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  • meibomian gland dropout?

    Hi Everyone!

    I've posted here a few times- but mostly I've learned so much by reading everyone's posts. I have heard this term "meibomian gland dropout." Can someone explain it to me? My understanding of it is that it is the result of poor functioning glands over time. Can it never be reversed? Are the glands gone?

    I have had dry eyes for 13 months now. It came on suddenly after an eye infection. I often have red irritated lid margins, burning eyes, and a dry but oily eye surface. Dr says it is ocular rosacea. I know I have meibomitis and I worry that instead of ever getting better- it can only get worse. Anyone know about this dropout phenomenon?

    Amy

  • #2
    Originally posted by ajneedhams
    Hi Everyone!

    I've posted here a few times- but mostly I've learned so much by reading everyone's posts. I have heard this term "meibomian gland dropout." Can someone explain it to me? My understanding of it is that it is the result of poor functioning glands over time. Can it never be reversed? Are the glands gone?

    I have had dry eyes for 13 months now. It came on suddenly after an eye infection. I often have red irritated lid margins, burning eyes, and a dry but oily eye surface. Dr says it is ocular rosacea. I know I have meibomitis and I worry that instead of ever getting better- it can only get worse. Anyone know about this dropout phenomenon?

    Amy
    What can happen is that over time, chronic inflammation can take its toll in the form of shrinkage and scarring of the ducts. This has been documented. I would imagine that chronic inflammation of the gland itself could take its toll as well in the form of reduced or altered function.

    Doxycycline is the standard treatment for ocular rosacea and meibomitis.

    DrG

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    • #3
      Doxy for life?

      I just have a question and I was wondering if people that suffer from MGD have to take Doxy for life? I have noticed a bit of change in the mucus discharge from my eyes, I am not sure if its the Doxy or the NAC or is it the combo? Anyways that is my question, people that suffer from this disorder,will we have to take Doxy for life? Thank you Dr. G. Delilah

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      • #4
        drop out

        I was wondering that when you say "over time the ducts can shrink", how much time? weeks, months, or years?
        sigpic

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        • #5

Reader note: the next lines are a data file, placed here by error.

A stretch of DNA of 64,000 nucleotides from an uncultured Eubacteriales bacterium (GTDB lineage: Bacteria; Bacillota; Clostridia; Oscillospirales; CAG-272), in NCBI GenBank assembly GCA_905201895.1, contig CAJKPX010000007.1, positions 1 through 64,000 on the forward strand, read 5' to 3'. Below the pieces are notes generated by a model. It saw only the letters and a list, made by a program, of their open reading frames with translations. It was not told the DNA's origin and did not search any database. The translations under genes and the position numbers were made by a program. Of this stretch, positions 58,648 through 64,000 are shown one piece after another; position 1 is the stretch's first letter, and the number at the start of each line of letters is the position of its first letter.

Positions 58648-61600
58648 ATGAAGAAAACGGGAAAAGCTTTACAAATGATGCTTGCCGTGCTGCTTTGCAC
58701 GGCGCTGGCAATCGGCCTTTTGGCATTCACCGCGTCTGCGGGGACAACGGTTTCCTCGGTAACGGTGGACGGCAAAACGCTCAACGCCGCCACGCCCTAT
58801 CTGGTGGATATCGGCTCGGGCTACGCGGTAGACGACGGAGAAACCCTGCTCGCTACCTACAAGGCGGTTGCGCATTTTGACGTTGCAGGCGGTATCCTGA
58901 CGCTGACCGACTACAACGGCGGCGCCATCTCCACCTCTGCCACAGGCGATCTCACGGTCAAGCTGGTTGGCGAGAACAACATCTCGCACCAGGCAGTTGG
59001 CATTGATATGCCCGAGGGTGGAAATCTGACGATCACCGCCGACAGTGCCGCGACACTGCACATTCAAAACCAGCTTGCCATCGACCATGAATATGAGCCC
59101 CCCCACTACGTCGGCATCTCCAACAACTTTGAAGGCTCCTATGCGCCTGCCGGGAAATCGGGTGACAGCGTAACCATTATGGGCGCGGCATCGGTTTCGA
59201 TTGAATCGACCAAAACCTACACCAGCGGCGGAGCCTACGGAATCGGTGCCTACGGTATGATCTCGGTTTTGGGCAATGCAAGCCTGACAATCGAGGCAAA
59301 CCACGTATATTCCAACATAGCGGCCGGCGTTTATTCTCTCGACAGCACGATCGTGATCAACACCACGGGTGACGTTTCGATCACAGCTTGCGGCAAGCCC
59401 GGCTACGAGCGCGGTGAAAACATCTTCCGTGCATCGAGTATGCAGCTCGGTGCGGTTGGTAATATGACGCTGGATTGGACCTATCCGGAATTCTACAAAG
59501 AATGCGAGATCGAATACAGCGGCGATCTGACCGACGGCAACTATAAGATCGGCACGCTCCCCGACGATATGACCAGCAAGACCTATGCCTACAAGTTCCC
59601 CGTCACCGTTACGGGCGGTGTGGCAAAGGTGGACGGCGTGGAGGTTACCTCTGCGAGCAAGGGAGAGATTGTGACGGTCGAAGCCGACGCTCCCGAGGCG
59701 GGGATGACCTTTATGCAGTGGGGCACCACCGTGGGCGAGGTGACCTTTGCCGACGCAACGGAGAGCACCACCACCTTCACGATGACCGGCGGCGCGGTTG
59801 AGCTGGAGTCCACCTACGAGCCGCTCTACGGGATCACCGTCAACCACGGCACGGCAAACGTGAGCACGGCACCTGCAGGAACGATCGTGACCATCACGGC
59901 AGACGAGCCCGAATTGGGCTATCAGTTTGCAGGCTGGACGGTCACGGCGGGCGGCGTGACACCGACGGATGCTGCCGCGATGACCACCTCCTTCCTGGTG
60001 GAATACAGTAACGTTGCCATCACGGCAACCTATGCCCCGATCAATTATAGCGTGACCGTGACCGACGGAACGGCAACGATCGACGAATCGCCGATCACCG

even "dropout" is NOT a life sentence

          I had dropout/atrophy and even metaplastia (abnormal skin) growing over the openings of my meibomians diagnosed about 10 years ago. I produce very little detectable meibum secretions to this day. I took doxycycline or tetracycline (mostly systemically and sometimes topically) for about 6 years, with little change resultling.

          YET:

          I am here to report that just as very low lacrimal function is not a perfect (or even reliable) index of how one feels, or even of tear film stability (one can have very unstable film with loads of tears), meibomian damage is not a reliable measure of how one will do, subjectively.

          Dry eye is a multifactorial problem. What I've learned is that I, for one, seem to be able to make up for nearly zero meibomian function through treating my corneas with Dwelle.

          Without any change in the condition of my meibomians, I brought my tear film break-up time from 0 seconds to more than 5 seconds, just by using Dwelle or FreshKote for 7 months, and sticking with it thereafter. (I also eliminated other non-high-oncotic pressure drops, and quit Restasis for good.) 5 seconds sounds pretty bad, for a TFBUT, but it is enough for me to feel nearly normal, and for me to put my moisture chambers away most of every day. This is probably because it isn't even my TFBUT that is determinative of how I feel. . .Possibly the improved condition of my corneas is the switch.

          Objective findings by doctors are very important, yes, but not necessarily for purposes of predicting outcomes; not to mention that in some cases, atrophied meibomians, to the extent one may need them (and I'm not sure of the degree to which that is true), can be revived. This was done experimentally by Scheffer Tseng, M.D., Ph.D. (research scientist and ocular surface disease specialist) many years ago by use of retinoic acid. He found that application of retinoic acid on and inside the meibomian orifices seemed to change the way that gland-tissue DNA worked. This, in turn, sparked a regeneration of functional tissue. The Bascom Palmer medical library, in Miami, contains the journals that reported this finding.
          <Doggedly Determined>

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